How to get a referral for a great content agency

Two people meeting over coffee. Photo by charlesdeluvio on Unsplash

How to get a referral for a great content agency





How to get a referral for a great content agency


Andrew Smith

Andrew has worked in business writing and public relations for 20 years, creating content and managing communications for organisations including RICS, Clifford Chance, Eversheds and Taylor Wessing. At PwC for a decade, he specialised in human resource consulting services.

Be greedy and sceptical.

Greedy, because you want to gather as much information from as many sources as you can. Remember, this process is generally free, so if you skimp on it and come a cropper later, that’s on you.

You can look on LinkedIn, to see what agencies say about themselves. Or you can ask colleagues or contacts who have worked with certain agencies or worked on similar projects.

Look at the work that prospective agencies have done and try to persuade shortlisted (or longlisted) agencies to put you in touch with clients they have worked for – recent clients, if possible, because people leave and areas of focus change.

During this process of gathering information and ideas (the process can be highly structured with milestone meetings and a clear timetable, or not), constantly reflect and ask yourself what you want the agency to do. Do you want them to take lots of work off your hands, make you look good in presentations, provide thought leadership, or merely enhance and tidy up the thoughts that are replete but untamed in your organisation?

Then be sceptical. If a colleague verbally recommends Fred at Agency Co., it might be because that they like Fred, or Fred is married to their cousin, or Fred got them out of a tight corner 10 years ago (not to be underestimated, of course). It may be that Agency Co. always delivers projects on time and its presentation is impeccable. If that’s what you want, then maybe Agency Co. is for you. If you want that agency to bring ideas, stretch the subject matter experts in your organisation, and challenge existing ways of working, you’d better check that Agency Co. can do those things as well.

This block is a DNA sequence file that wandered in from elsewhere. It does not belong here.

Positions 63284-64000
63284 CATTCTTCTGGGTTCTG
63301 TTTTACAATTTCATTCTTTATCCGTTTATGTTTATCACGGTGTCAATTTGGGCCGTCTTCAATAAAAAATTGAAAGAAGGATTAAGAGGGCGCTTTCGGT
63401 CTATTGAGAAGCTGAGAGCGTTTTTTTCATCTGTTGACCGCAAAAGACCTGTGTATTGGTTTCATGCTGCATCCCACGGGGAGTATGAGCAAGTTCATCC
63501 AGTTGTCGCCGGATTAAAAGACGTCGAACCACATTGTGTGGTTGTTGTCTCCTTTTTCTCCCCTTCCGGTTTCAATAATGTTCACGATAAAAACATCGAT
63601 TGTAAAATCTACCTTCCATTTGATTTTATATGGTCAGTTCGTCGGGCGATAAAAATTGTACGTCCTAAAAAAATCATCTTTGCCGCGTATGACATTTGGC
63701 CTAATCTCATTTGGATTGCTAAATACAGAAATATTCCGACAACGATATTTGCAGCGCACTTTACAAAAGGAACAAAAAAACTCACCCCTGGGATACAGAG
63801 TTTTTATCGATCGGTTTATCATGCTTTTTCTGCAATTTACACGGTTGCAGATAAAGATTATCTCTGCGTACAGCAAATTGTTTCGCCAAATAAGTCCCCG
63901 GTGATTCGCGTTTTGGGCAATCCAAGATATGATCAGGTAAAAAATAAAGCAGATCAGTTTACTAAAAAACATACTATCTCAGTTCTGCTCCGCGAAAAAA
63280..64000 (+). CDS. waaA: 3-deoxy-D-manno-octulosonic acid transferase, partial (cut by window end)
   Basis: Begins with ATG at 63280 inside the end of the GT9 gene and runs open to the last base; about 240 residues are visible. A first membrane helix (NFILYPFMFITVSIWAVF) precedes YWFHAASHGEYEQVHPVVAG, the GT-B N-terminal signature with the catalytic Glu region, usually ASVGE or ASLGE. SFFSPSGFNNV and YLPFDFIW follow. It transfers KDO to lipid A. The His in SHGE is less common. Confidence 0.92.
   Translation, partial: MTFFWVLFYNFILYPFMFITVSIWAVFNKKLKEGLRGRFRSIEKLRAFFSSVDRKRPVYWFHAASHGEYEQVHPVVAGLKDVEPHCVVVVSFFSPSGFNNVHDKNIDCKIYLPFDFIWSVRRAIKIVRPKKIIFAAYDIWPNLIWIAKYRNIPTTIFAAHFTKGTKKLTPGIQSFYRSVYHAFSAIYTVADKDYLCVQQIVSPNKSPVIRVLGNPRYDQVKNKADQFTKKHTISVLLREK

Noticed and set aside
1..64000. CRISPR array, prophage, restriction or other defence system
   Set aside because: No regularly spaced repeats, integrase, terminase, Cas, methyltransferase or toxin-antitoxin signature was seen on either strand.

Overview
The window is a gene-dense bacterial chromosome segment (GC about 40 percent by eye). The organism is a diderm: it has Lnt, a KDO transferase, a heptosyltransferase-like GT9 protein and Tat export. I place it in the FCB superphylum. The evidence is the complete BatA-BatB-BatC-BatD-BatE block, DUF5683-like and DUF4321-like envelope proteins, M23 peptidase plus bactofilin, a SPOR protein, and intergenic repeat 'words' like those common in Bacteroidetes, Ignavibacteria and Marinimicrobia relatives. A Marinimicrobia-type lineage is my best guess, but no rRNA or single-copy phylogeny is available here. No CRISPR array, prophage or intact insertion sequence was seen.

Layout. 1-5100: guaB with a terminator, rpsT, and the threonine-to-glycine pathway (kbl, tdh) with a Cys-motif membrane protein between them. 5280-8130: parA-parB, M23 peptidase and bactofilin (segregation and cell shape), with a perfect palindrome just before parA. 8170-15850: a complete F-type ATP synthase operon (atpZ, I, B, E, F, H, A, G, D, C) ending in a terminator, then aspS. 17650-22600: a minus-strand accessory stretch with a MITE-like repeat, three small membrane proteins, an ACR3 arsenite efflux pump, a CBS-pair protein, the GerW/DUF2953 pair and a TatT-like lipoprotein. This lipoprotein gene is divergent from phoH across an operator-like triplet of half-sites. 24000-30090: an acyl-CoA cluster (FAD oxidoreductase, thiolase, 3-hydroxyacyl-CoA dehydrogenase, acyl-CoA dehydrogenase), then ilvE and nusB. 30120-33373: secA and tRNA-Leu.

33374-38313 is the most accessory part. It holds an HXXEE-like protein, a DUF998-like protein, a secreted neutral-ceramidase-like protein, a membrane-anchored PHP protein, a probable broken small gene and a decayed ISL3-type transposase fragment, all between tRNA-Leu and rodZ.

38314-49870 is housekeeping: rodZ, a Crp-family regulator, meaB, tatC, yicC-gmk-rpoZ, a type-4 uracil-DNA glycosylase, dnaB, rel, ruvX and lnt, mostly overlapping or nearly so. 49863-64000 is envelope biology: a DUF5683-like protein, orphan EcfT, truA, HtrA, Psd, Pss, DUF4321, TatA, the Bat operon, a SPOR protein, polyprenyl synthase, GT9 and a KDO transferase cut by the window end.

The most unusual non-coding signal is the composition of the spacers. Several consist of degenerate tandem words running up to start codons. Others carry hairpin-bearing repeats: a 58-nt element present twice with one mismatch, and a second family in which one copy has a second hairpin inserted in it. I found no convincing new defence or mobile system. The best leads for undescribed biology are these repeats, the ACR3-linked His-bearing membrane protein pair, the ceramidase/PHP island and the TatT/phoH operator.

Do you want global coverage, the ability to have work done 24/7, strong design elements, a flair for media-friendly content, or more lead-generating work? What level and granularity of reporting are your bosses going to want to see? Do you want the agency to assist with marketing automation or is that something you’re on top of internally? A mismatch of needs and skills at this point can mean a year or more of pain and going nowhere, easily.

Find someone whose work and approach you respect. If you can get them to sit down with you for an hour and go into detail about a challenge they faced and how a particular agency helped them solve it, that’s more useful than a casual recommendation. It shows they care. And what you learn will help you ask more detailed and probing questions of potential agencies and your own colleagues too, to better clarify and understand your own organisation’s needs.

Again, check time frames. If everyone has left the agency since that work was done, it may not be the same force it once was.

To recap: be greedy when doing your homework, be sceptical about what you find out.

Interested in learning more? Collective Content has prepared a guide called “How to choose a content agency,” which is the most comprehensive resource you’ll find on this subject: what to look for, questions to ask, how you’ll work together and much more. Download it here and get in touch if you’re ready to begin your agency journey.